• Infection – A few newborn babies have low immunity, or are sick, hence are highly susceptible to infections. Incubators provide them with a protected space to keep them safe from germs and other infections.
  • Gestational diabetes in mother – If the mother had gestational diabetes, then doctors keep the newborn in an incubator to monitor its blood sugar.
  • Jaundice – Jaundice in newborn babies is very common. Some incubators have special lights to help in reducing jaundice.
  • Traumatic delivery – If the mother had a traumatic delivery, then the newborn has also experienced trauma, and needs constant monitoring and additional care.
  • Low birth weight – If the baby is born with low weight, then it lacks adequate body fat to keep itself warm.
  • Surgery – some newborn babies undergo surgery following their birth. So, they are kept in an incubator to recover from the surgery.

How Do Incubators Work?

Incubators are designed to provide a controlled environment for the babies to stay safe until their vital organs are developed. A premature or sick baby needs a controlled environment to survive and develop. They have an adjustable environment, where the temperature, oxygen, light, sound, and humidity can be controlled as per the baby’s requirement. Incubators protect the babies from infections, allergens, germs, and harmful risks of high light and sound. They are also used to administer various medical procedures such as feeding through an IV, delivering medications/blood, constant monitoring of vital functions, ventilating, and special lights to treat jaundice.  So, an incubator not only provides a safe environment for the baby, but also helps medical professionals in treating and monitoring the baby.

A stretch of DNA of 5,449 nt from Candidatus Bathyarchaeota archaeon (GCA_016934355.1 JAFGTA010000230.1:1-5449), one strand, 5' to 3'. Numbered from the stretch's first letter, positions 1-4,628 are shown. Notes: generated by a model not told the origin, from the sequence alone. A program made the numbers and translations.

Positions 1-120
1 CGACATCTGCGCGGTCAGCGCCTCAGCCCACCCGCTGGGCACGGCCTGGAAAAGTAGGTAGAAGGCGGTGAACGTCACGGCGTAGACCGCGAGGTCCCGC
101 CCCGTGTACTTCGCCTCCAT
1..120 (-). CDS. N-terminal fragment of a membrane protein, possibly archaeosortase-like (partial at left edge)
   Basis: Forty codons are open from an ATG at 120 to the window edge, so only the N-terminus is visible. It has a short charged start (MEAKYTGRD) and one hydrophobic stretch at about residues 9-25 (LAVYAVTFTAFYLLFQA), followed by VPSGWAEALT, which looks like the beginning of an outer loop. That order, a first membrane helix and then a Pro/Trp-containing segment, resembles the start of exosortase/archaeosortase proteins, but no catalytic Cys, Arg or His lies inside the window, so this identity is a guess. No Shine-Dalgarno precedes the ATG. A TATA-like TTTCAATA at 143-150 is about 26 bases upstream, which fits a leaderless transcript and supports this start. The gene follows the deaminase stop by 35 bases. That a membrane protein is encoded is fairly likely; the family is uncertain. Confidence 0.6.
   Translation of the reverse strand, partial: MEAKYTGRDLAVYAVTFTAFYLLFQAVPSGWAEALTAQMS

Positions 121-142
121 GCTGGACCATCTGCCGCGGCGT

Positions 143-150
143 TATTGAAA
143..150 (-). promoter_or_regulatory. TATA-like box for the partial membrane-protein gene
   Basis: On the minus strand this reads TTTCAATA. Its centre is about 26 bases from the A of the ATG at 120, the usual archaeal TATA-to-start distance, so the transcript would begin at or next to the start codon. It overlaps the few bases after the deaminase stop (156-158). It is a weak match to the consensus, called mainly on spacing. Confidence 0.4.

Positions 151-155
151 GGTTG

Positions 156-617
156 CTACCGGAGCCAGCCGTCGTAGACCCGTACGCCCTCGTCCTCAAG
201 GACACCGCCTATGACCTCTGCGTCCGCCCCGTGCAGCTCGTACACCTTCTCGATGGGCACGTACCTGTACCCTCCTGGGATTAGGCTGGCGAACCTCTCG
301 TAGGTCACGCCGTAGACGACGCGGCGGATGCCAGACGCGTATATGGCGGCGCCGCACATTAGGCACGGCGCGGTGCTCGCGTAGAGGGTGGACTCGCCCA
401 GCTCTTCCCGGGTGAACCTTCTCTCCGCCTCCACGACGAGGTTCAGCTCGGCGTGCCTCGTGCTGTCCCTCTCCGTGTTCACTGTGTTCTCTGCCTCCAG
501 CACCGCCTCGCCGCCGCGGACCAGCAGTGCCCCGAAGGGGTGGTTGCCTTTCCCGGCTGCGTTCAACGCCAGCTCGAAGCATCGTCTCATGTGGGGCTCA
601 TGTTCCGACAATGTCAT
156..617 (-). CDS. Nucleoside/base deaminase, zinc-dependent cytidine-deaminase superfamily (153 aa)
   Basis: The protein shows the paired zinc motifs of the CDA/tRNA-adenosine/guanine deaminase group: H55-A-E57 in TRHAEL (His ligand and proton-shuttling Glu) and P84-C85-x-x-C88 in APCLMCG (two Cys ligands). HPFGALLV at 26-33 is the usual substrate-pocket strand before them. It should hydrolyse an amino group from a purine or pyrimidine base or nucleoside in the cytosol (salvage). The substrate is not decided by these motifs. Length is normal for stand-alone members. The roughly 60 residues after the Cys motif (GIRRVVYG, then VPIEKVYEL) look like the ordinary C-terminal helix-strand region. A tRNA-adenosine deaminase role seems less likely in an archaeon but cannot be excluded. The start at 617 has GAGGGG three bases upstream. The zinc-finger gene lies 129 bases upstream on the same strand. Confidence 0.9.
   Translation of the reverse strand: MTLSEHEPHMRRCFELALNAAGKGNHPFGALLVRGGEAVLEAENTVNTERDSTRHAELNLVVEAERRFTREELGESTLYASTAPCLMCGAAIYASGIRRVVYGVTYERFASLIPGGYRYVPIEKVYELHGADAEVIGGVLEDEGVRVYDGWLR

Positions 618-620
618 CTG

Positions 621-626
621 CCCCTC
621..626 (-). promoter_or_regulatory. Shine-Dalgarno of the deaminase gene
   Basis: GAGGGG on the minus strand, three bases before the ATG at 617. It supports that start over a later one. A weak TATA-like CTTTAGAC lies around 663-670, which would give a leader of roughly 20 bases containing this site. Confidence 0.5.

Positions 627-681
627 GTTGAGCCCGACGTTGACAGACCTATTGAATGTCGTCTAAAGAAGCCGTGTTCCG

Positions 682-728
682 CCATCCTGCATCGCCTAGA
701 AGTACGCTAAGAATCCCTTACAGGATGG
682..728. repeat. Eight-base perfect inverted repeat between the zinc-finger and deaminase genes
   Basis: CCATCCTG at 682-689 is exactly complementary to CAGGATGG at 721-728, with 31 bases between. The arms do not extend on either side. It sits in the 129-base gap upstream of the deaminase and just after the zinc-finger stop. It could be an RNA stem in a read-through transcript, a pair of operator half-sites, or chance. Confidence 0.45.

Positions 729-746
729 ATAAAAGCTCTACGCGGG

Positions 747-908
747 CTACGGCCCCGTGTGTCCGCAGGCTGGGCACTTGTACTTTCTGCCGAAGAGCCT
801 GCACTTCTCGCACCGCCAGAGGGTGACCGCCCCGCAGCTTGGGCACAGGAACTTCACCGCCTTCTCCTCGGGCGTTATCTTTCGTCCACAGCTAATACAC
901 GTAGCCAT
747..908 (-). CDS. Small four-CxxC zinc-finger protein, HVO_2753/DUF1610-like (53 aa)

How Can Parents Connect with Their Infant in an Incubator?

A new parent, whose baby is placed in an incubator, worries about connecting with their baby. Though the incubator keeps the baby away from the parent, there are many ways for the parent to connect with their baby inside the incubator. These ways are:

  • Touching and holding their hands and feet through the holes in the incubator.
  • Talking to the baby.
  • Feeding expressed milk.
  • Spending as much time with the baby as possible.
  • Make eye contact with the baby when talking.
  • Doing things repeatedly to create familiarity.

While no one can take the place of a mother for a newborn sick or premature baby, the need to keep the baby safe and under proper medical attention brings in the use of incubators. Though they may seem scary, they offer the perfect controlled environment and protection for the young baby to thrive and survive.

Also Read:

Breastfeeding a NICU Infant
Health Problems of Premature Baby
When Can a Premature Baby Go Home?

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Gauri Ratnam completed her Masters in English Literature from the University of Pune. She began her journey as a German translator soon after completing her graduation, but later moved on to pursue her passion for writing. Having written for both digital and print media in a varied range of industries, she has the ability to write relatable and well-researched content, benefical for anyone seeking advice or direction.